In the previous chapter we downloaded War and Peace from Project Gutenberg and counted the number of lines and words. Now that we have dictionaries, we can also count the number of unique words and the number of times each one appears.

As we did in the previous chapter, we can read the text of War and Peace and count the number of words.

fp = open('2600-0.txt')
count = 0
for line in fp:
count += len(line.split())

count

566316


To count the number of unique words, we’ll loop through the words in each line and add them as keys in a dictionary:

fp = open('2600-0.txt')
unique_words = {}
for line in fp:
for word in line.split():
unique_words[word] = 1


This is the first example we’ve seen with one loop nested inside another.

• The outer loop runs through the lines in the file.

• The inner loops runs through the words in each line.

Each time through the inner loop, we add a word as a key in the dictionary, with the value 1. If a word that is already in the dictionary appears again, adding it to the dictionary again has no effect. So the dictionary gets only one copy of each unique word in the file. At the end of the loop, we can display the first eight keys like this.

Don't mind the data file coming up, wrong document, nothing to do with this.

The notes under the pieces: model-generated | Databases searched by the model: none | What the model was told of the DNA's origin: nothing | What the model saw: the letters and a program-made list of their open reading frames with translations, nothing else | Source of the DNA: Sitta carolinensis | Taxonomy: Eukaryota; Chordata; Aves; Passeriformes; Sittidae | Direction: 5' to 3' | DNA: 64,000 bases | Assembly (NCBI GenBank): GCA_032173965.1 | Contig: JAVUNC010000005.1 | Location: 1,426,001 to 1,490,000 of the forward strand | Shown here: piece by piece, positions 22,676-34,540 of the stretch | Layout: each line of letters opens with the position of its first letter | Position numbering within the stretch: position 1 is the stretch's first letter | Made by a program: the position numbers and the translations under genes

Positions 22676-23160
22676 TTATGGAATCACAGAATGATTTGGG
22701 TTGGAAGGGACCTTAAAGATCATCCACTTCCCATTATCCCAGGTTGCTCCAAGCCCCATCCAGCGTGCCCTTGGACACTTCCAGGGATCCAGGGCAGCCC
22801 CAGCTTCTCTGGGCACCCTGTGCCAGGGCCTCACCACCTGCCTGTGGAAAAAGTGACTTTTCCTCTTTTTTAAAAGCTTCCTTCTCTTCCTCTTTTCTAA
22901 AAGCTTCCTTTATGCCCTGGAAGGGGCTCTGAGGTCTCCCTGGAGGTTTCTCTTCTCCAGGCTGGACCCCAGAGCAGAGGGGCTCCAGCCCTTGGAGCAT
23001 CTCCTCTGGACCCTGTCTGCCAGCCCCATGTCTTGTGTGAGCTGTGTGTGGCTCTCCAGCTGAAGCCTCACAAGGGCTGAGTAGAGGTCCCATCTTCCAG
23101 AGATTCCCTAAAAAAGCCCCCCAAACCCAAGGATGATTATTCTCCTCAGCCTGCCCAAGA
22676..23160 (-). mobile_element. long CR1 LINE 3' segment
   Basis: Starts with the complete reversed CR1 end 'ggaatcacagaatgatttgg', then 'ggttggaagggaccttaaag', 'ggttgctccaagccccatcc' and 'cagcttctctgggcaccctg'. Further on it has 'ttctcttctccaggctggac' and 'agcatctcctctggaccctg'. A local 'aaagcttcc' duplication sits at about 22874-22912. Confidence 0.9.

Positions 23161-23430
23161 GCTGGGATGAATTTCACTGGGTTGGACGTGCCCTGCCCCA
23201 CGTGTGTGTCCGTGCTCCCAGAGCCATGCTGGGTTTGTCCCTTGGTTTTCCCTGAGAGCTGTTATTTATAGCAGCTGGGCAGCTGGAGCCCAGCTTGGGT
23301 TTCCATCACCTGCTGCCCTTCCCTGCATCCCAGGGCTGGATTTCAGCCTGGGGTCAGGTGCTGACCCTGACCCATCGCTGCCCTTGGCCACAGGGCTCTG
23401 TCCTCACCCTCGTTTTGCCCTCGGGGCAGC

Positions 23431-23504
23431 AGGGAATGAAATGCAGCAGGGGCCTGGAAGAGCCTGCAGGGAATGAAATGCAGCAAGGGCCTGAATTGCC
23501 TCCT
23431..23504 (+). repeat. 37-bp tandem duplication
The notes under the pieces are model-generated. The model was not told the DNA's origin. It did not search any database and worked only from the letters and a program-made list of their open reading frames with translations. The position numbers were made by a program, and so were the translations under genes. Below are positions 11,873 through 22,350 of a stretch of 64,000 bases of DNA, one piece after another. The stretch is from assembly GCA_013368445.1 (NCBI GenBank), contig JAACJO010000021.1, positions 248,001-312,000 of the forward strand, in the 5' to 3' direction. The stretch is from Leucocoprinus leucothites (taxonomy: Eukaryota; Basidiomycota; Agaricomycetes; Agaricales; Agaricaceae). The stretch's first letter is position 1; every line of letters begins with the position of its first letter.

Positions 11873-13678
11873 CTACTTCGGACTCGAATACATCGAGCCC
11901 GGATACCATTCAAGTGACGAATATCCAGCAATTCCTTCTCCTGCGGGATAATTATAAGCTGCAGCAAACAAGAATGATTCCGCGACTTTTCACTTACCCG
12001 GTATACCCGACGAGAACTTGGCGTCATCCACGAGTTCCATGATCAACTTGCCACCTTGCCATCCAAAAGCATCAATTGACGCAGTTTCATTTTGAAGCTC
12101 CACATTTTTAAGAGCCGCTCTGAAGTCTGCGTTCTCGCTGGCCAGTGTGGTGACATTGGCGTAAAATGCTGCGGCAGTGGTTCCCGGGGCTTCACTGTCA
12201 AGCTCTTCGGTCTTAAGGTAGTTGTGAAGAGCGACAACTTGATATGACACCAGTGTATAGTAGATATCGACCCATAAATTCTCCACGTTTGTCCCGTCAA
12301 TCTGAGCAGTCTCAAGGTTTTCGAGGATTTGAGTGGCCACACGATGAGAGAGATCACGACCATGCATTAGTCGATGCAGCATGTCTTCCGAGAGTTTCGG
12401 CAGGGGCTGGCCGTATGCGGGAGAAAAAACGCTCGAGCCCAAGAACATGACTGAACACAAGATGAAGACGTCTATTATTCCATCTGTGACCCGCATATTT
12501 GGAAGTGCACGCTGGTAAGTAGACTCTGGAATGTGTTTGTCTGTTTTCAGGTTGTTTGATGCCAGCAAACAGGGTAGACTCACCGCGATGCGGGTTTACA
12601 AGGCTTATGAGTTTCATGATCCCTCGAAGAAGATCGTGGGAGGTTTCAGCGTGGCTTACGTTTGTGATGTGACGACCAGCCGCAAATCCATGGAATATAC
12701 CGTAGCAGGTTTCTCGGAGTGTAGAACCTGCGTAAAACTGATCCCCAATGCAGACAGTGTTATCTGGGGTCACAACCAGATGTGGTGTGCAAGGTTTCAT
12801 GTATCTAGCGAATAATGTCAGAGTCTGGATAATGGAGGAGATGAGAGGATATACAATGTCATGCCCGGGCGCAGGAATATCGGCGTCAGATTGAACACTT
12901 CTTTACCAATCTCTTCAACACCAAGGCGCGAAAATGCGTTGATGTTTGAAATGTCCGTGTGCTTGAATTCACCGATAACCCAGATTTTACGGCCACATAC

list(unique_words)[:8]

['The', 'Project', 'Gutenberg', 'EBook', 'of', 'War', 'and', 'Peace,']


The list function puts the keys from the dictionary in a list. In the bracket operator, :8 is a special index called a slice that selects the first eight elements.

Each word only appears once, so the number of keys is the number of unique words.

len(unique_words)

41990


There are about 42,000 different words in the book, which is substantially less than the total number of words, about 560,000. But this count is not correct yet, because we have not taken into account capitalization and punctuation.

Exercise: Before we deal with those problems, let’s practice with nested loops – that is, one loop inside another. Suppose you have a list of words, like this:

line = ['War', 'and', 'Peace']


Write a nested loop that iterates through each word in the list, and each letter in each word, and prints the letters on separate lines.

## Dealing with Capitalization#

When we count unique words, we probably want to treat The and the as the same word. We can do that by converting all words to lower case, using the lower function: